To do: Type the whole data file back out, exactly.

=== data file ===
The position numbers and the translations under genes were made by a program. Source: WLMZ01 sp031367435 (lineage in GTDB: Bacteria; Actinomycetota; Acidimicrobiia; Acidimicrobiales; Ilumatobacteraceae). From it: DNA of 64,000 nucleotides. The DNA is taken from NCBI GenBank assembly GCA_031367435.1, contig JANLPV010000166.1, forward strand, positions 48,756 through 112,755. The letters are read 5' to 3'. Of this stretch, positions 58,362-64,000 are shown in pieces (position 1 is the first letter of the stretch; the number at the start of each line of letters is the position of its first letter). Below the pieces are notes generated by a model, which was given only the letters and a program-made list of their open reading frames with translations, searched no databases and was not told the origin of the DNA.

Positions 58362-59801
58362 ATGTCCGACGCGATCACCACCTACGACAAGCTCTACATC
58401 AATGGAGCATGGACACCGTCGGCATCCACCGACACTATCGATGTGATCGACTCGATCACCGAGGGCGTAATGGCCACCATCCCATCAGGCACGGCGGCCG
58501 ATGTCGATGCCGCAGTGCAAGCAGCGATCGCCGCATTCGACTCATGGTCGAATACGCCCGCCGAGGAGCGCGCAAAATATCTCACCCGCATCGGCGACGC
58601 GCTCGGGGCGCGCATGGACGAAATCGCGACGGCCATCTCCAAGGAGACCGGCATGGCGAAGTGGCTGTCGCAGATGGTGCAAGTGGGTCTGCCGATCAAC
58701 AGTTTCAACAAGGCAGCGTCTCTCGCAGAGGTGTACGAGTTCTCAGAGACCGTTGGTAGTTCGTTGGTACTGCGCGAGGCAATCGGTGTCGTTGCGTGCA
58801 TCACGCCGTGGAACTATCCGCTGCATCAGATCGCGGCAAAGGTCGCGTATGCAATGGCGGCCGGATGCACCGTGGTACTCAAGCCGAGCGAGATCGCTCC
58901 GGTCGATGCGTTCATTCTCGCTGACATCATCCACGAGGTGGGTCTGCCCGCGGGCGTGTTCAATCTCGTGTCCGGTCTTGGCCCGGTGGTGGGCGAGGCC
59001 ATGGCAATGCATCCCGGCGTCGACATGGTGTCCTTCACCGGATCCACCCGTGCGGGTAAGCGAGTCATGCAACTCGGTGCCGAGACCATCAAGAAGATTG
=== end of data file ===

The position numbers and the translations under genes were made by a program. Source: WLMZ01 sp031367435 (lineage in GTDB: Bacteria; Actinomycetota; Acidimicrobiia; Acidimicrobiales; Ilumatobacteraceae). From it: DNA of 64,000 nucleotides. The DNA is taken from NCBI GenBank assembly GCA_031367435.1, contig JANLPV010000166.1, forward strand, positions 48,756 through 112,755. The letters are read 5' to 3'. Of this stretch, positions 58,362-64,000 are shown in pieces (position 1 is the first letter of the stretch; the number at the start of each line of letters is the position of its first letter). Below the pieces are notes generated by a model, which was given only the letters and a program-made list of their open reading frames with translations, searched no databases and was not told the origin of the DNA.

Positions 58362-59801
58362 ATGTCCGACGCGATCACCACCTACGACAAGCTCTACATC
58401 AATGGAGCATGGACACCGTCGGCATCCACCGACACTATCGATGTGATCGACTCGATCACCGAGGGCGTAATGGCCACCATCCCATCAGGCACGGCGGCCG
58501 ATGTCGATGCCGCAGTGCAAGCAGCGATCGCCGCATTCGACTCATGGTCGAATACGCCCGCCGAGGAGCGCGCAAAATATCTCACCCGCATCGGCGACGC
58601 GCTCGGGGCGCGCATGGACGAAATCGCGACGGCCATCTCCAAGGAGACCGGCATGGCGAAGTGGCTGTCGCAGATGGTGCAAGTGGGTCTGCCGATCAAC
58701 AGTTTCAACAAGGCAGCGTCTCTCGCAGAGGTGTACGAGTTCTCAGAGACCGTTGGTAGTTCGTTGGTACTGCGCGAGGCAATCGGTGTCGTTGCGTGCA
58801 TCACGCCGTGGAACTATCCGCTGCATCAGATCGCGGCAAAGGTCGCGTATGCAATGGCGGCCGGATGCACCGTGGTACTCAAGCCGAGCGAGATCGCTCC
58901 GGTCGATGCGTTCATTCTCGCTGACATCATCCACGAGGTGGGTCTGCCCGCGGGCGTGTTCAATCTCGTGTCCGGTCTTGGCCCGGTGGTGGGCGAGGCC
59001 ATGGCAATGCATCCCGGCGTCGACATGGTGTCCTTCACCGGATCCACCCGTGCGGGTAAGCGAGTCATGCAACTCGGTGCCGAGACCATCAAGAAGATTG